Plaintiff requested and received a refill of his Ritalin from Dr. Hurwitz on December 26, 2002. (Id. at 226). Dr. Hurwitz again reported that Plaintiff used less Ritalin after being treated for hypothyroidism, but that Plaintiff still required the medicine for certain activities such as driving. (Id.). On April 15, 2002, Dr. Hurwitz examined Plaintiff for his apnea and hypersomnolence. (Id. at 224-25). Dr. Hurwitz reported that Plaintiff was doing "quite well" and slept for six to eight hours at a time. (Id. at 224). Laboratory studies at the consultation showed Plaintiff suffered from mild obstructive sleep apnea and excessive sleepiness. (Id.). Dr. Hurwitz stated that Plaintiff's excessive sleepiness was out of proportion to the degree of sleep disordered breathing and therefore, recommended Plaintiff continue with the Ritalin.9 (Id.). On June 30, 2002, Plaintiff visited Dr. Kathryn Lilley at the VA Urgent Care Center for left ankle pain. (Id. at 221-24). Plaintiff had tripped on a curb and twisted his ankle resulting in pain, swelling, and limited range of motion. (Id. at 221-22). An x-ray showed no acute fracture or dislocation, but did show calcaneal (heel) bone spurs and Plaintiff's previous fracture. (Id. at 222, 236, 535). Dr. Lilley bandaged Plaintiff's ankle and prescribed rest, ice, elevation of the ankle, and over-the-counter pain medication. (Id. at 222, 236). Plaintiff consulted Dr. Kathryn Rice in the VA Pulmonary clinic on August 23, 2002, for a follow-up on Plaintiff's sleep apnea. (Id. at 219-220). Plaintiff reported using his CPAP machine 97% of time and that it helped him feel more rested. (Id. at 219). Dr. Rice also noted Plaintiff experienced hypersomnolence, which was being treated by Dr. Hurwitz with Ritalin. (Id.).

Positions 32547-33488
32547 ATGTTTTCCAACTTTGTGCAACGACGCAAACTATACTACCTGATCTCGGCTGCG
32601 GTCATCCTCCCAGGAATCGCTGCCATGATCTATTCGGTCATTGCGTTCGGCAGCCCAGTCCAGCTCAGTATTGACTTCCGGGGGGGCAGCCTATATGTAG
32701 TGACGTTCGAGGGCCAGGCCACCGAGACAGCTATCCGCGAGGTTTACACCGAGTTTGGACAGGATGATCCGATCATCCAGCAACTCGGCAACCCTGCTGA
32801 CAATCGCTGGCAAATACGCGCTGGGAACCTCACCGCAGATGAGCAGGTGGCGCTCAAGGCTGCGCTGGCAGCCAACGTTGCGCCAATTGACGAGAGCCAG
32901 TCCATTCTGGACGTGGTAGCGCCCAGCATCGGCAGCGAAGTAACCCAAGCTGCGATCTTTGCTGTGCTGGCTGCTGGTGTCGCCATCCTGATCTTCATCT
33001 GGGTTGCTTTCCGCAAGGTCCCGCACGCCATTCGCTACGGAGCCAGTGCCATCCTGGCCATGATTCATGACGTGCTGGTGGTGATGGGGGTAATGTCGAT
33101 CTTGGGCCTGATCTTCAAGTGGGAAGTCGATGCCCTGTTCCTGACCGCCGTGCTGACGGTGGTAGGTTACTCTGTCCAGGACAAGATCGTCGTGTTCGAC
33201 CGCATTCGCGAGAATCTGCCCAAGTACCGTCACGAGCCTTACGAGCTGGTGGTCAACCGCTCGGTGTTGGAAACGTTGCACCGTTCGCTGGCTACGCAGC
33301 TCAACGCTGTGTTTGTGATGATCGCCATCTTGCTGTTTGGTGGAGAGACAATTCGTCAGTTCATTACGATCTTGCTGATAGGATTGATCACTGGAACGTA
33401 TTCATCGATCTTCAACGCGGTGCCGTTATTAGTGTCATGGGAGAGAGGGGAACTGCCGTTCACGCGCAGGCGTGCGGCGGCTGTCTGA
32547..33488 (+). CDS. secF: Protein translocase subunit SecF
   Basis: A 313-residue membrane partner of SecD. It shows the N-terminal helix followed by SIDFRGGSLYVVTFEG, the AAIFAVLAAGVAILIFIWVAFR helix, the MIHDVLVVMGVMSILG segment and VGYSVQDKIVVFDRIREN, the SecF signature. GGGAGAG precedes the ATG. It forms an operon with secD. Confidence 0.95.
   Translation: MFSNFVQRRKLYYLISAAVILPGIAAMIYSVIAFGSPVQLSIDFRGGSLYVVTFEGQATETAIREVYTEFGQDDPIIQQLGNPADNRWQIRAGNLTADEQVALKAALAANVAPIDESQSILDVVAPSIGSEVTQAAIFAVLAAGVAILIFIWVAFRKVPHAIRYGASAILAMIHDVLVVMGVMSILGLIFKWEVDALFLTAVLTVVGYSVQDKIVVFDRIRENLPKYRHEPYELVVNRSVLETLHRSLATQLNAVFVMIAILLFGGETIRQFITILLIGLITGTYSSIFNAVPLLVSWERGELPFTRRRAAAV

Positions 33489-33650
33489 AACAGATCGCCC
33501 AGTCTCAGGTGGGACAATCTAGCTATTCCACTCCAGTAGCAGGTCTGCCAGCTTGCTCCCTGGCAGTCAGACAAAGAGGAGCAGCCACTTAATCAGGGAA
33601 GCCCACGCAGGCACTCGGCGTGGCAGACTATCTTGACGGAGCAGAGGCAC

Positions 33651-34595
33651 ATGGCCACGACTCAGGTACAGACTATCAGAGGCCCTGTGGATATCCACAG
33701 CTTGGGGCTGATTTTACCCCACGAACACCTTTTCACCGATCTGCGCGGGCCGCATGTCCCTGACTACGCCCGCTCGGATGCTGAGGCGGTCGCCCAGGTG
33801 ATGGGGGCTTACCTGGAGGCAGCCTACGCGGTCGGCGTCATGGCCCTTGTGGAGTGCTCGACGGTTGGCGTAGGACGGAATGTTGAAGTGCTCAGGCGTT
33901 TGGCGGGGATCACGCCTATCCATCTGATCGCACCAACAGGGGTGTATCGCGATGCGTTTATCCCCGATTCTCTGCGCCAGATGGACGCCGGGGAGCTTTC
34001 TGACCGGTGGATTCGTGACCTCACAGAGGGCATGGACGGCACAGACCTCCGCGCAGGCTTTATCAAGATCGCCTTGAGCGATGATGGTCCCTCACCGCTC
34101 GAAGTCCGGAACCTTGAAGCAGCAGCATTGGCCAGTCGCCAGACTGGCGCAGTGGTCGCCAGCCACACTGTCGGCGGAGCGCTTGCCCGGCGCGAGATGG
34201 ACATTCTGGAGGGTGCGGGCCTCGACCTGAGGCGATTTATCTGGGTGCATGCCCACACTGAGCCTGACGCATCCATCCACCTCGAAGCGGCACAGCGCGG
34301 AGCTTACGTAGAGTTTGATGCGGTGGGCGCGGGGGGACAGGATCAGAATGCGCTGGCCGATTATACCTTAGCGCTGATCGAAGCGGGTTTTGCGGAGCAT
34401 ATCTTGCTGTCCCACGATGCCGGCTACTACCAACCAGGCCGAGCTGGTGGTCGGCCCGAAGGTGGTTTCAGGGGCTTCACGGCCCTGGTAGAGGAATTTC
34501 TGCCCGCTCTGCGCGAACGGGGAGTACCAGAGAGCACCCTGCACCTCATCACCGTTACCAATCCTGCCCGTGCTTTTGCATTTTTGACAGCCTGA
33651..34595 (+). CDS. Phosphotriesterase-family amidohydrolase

At times the medical records attribute or classify Plaintiff's hypersomnolence and Ritalin treatment as part of his chronic fatigue syndrome. (See e.g. Admin. R. at 338). 13